Earlier this month, the Court of Appeals, in a split decision, figured out that the Michigan Medical Marijuana Act does NOT protect caregivers or patients that remain in possession of wet marijuana that is in the drying process, from prosecution. The Courts judgment in the case of People v. Vanessa Mansour established that since wet marijuana that was in the drying out process was not usable cannabis, possession of wet marijuana was not protected by the MMMA.
The MMMA defines many of the terms of the act. The term usable marijuana is specifically defined in the MMMA. The act defines usable marijuana to indicate the following: “Usable marihuana” means the dried leaves, flowers, plant resin, or extract of the marihuana plant, however does not include the seeds, stalks, as well as roots of the plant. The Court found that since the act chose to use the word “dried” before the remaining components, that indicated that wet, undried marijuana was not a component of what the protections of the act were indicated to shield. Consequently, any person in the cannabis business of caregiving, that is growing under the MMMA for themselves or various other registered qualifying patients, remains in infraction of the regulation, if they possess wet cannabis, regardless of the purpose for which you possess it. Also you are in the procedure of drying the cannabis, if you are raided and the marijuana is wet, you can be in trouble.
The ruling is fairly bothersome for a number of reasons. Initially, any caregiver that is presently growing under the MMMA, will, at some point, have wet cannabis that is drying out but not usable. Consequently, any caregiver must comprehend that if you are in possession of wet, non-usable marijuana, and the authorities show up, you can be apprehended and the Court of Appeals has actually figured out that you can be prosecuted and also punished for possession with intent to deliver cannabis, which the immunity provisions of Section 4 and also Section 8 of the MMMA will certainly not protect you. Second, the matter creates questions concerning the stability of the caregiving model, as well as additionally develops a bothersome situation for caregivers applying under the Medical Marijuana Facilities Licensing Act (MMFLA) for a growing or processing license.
Knowing that you are caregiving, which the Courts are suggesting that a component of your cultivation process creates you to commit, at minimum, a misdemeanor, creates potential problems for the application review procedure. Additionally, if having wet cannabis cause for criminal apprehension and prosecution, exactly how does that influence cultivators as well as processors that are to be licensed under the MMFLA. Seemingly, both statutes are not interlinked therefore, there shouldn’t be any kind of problems. However, the MMFLA uses the exact same “usable” marijuana definition as the MMMA. Especially, subsection (ff) of M.C.L. § 333.27102 specifies usable marijuana as follows: (ff) “Usable marihuana” means the dried leaves, flowers, plant resin, or extract of the marihuana plant, but does not include the seeds, stalks, and roots of the plant.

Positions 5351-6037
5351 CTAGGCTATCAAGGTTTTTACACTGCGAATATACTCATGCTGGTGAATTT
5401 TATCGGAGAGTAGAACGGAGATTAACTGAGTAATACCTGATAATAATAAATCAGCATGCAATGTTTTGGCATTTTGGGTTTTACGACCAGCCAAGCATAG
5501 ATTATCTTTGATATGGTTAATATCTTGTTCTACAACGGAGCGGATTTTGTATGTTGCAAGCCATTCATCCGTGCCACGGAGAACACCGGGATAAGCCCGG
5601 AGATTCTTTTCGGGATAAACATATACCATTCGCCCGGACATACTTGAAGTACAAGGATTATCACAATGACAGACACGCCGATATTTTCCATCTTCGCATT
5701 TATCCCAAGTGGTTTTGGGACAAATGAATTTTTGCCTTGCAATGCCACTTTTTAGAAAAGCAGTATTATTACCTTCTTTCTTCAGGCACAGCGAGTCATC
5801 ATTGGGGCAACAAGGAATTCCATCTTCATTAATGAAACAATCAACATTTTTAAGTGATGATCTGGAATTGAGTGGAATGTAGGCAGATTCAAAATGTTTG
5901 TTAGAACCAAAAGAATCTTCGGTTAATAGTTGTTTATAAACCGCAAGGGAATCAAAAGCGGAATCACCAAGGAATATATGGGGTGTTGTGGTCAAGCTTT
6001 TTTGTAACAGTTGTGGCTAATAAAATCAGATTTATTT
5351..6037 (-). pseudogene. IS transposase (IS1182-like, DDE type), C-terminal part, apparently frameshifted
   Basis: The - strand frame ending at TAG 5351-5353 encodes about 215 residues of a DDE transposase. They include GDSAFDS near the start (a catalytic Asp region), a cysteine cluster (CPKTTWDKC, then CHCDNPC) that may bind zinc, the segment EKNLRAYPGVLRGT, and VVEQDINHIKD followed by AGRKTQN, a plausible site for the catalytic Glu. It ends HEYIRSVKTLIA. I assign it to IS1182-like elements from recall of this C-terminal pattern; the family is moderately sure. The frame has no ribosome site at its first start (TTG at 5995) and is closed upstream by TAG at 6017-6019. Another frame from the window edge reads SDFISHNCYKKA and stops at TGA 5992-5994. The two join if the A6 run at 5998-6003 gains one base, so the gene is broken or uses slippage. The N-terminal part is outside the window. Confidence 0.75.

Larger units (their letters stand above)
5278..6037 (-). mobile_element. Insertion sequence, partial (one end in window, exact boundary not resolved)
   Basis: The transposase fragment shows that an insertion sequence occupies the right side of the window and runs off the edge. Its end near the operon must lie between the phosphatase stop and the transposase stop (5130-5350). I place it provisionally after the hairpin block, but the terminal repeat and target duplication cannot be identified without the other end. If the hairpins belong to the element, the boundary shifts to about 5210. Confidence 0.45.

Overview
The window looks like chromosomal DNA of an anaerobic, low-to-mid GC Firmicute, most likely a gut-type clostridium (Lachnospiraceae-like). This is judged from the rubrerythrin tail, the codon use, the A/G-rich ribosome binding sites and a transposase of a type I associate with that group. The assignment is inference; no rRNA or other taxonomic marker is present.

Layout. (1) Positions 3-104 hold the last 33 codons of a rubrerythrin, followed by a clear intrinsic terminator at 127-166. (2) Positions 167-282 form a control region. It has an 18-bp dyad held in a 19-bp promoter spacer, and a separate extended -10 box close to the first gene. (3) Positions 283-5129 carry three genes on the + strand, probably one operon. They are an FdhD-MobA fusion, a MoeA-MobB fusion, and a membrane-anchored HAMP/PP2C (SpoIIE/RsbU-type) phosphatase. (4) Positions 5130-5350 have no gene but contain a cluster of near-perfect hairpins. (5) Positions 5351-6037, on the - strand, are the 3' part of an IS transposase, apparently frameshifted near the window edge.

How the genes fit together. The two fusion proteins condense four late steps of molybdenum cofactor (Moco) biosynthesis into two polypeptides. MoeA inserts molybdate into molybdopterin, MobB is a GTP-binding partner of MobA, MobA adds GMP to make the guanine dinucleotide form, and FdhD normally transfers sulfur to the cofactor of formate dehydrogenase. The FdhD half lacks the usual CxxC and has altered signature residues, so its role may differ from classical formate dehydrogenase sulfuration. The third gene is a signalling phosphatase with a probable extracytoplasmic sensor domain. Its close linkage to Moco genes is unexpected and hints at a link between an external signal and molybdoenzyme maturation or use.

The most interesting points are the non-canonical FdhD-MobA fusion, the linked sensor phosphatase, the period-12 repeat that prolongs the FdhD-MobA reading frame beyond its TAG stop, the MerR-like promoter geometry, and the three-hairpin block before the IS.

Therefore, it would not be a stretch to see the Judiciaries extend that MMMA definition to the mmfla. Such a ruling in the future can place a significant kink in the medical marijuana industry under the MMFLA, likely as a result of a feasible chilling effect. The ruling plainly creates concerns for registered caregivers, and, potentially, for MMFLA growers, needs to the Court increase this analysis to cover cannabis growing and processing under the MMFLA. Basically, since “wet” undried cannabis, according to the Court, does not satisfy the meaning of “usable” cannabis, if authorities were to come to the location and find wet cannabis, you may be looking at prospective criminal liability. If you are a caregiver and are preparing to proceed growing for your patients under the MMMA, and you have concerns concerning the potential liability you have under this new judgment, do not hesitate to call our office for a consultation.